9,000-Year-Old Beer Re-Created From Chinese Recipe

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McGovern, the archeochemist, knew the ingredients of the ancient drink from Jiahu, "but he wasn't sure how to use them or how they would go into action," Gerhart said.

The trick for Gerhart was to mimic the brewing process used in China 9,000 years ago.

To get the fermentation started, McGovern imported a mold cake—traditionally used in making Chinese rice wines—from a colleague in Beijing. Gerhart mashed the cake into the rice. Once that became "funky and began to grow," he added other ingredients, including water, honey, grapes, hawthorn fruit, and chrysanthemum flowers.

"We also turned up the brew kettle much higher than we ever would today—we know back then they would have had some type of earthen pot with a fire burning directly below it—to replicate those flavors we know formed, somewhat burnt and caramelized," he said.

To comply with U.S. federal brewing regulations, Gerhart had to add barley malt, though he said he mashed and fermented out most of the barley flavor.

Defying Description

Given the requisite addition of barley malt to Chateau Jiahu, Dogfish Head's concoction is classified as a beer, Calagione said. However, McGovern said the beverage made in China 9,000 years ago defies description.

"We called it a mixed beverage, because we're not sure where it fits in," he said.

Gerhart too struggled to categorize the beverage. "It wasn't a beer, it wasn't a mead, and it wasn't a wine or a cider. It was somewhere between all of them, in this gray area," he said.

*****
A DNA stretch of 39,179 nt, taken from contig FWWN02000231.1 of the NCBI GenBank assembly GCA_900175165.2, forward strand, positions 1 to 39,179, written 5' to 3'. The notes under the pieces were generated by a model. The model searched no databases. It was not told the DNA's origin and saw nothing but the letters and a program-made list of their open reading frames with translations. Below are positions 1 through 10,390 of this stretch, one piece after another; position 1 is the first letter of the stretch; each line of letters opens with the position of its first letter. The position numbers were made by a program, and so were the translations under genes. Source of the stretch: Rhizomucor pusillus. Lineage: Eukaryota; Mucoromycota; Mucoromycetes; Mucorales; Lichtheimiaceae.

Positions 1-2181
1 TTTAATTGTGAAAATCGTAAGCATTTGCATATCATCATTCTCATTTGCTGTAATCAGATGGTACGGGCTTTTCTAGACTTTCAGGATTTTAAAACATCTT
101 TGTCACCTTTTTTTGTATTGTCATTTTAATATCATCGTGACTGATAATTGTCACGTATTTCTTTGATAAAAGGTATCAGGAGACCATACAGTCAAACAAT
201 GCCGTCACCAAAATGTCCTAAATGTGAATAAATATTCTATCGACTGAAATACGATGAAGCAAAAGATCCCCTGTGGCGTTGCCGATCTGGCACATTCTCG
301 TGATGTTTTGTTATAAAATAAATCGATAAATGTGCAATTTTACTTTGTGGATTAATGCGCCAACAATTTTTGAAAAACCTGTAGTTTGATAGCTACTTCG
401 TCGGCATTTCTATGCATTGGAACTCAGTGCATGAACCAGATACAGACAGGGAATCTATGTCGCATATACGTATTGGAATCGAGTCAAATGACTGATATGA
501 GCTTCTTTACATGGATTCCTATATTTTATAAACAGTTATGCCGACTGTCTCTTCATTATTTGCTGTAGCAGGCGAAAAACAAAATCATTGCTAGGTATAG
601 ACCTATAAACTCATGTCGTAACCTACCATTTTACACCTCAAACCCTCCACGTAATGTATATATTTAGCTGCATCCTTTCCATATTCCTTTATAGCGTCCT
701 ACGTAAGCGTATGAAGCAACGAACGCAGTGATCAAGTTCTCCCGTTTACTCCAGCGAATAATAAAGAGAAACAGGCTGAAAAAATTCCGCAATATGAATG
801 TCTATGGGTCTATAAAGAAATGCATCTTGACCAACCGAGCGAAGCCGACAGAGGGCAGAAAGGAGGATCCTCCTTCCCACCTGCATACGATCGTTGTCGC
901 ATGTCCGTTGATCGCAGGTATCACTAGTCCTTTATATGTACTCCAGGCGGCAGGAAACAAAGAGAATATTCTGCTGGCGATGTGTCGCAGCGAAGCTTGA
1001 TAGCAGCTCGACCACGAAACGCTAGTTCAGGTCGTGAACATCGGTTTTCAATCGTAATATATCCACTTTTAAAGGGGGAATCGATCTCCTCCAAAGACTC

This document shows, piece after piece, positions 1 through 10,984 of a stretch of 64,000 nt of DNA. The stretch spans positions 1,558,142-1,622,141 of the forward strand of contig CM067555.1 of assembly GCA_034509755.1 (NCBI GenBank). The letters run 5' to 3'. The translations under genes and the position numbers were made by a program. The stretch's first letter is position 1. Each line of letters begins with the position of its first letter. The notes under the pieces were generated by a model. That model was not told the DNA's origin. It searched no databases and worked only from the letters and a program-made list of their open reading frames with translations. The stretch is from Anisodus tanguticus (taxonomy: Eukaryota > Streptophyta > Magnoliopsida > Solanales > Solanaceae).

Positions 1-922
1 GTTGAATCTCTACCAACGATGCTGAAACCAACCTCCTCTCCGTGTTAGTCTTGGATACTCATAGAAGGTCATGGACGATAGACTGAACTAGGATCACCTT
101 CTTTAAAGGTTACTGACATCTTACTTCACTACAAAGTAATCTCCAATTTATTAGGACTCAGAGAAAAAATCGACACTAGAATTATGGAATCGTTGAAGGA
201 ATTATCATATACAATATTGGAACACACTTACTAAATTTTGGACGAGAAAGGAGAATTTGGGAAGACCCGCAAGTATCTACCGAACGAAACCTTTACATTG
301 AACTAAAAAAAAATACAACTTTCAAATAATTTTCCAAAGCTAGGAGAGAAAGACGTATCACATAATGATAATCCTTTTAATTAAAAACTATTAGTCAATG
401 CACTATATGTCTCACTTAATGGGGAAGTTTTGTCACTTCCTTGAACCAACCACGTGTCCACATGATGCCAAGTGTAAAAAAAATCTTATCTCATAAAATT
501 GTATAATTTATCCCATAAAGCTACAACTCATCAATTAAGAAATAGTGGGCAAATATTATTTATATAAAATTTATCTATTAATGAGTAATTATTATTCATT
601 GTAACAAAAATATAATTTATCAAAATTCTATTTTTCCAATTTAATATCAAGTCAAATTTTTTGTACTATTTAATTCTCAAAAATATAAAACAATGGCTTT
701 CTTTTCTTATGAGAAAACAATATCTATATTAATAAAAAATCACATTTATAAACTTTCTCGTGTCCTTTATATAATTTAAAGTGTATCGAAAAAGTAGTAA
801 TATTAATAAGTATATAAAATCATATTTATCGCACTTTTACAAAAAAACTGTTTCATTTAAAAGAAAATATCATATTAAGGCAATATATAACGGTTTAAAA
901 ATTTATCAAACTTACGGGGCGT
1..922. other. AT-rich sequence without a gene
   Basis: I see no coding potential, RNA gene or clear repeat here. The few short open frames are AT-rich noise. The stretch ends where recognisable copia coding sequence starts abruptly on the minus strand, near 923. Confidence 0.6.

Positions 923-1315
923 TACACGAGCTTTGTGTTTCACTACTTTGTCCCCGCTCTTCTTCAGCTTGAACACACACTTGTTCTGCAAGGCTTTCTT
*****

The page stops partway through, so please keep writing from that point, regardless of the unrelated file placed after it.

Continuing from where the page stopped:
Visually, Gerhart described Chateau Jiahu as gold in color with a dense, white head similar to champagne bubbles. Calagione said the beverage most closely resembles a Belgian-style ale.

According to McGovern, the brew is "very intriguing" with a taste and aroma of the grape and hawthorn fruits. To better match the 9,000-year-old beverage, however, he said it should probably be sweeter.

"Sugar is relatively rare in nature, yet we're very much attracted to it. We're also attracted to alcohol—all animals are attracted to these substances. They [the ancient Chinese] would have wanted to retain as much sugar as they could. They would have had a sweet tooth," he said.

Dogfish Head sold out its first batch of Chateau Jiahu. Most was consumed at a May debut dinner at the Waldorf-Astoria hotel in New York City, the remainder quickly drunk at the Milton brewery by beer fans of exotic beer.

Calagione hopes to brew up a larger batch this fall and, potentially, to market it widely, as he has Midas Touch.

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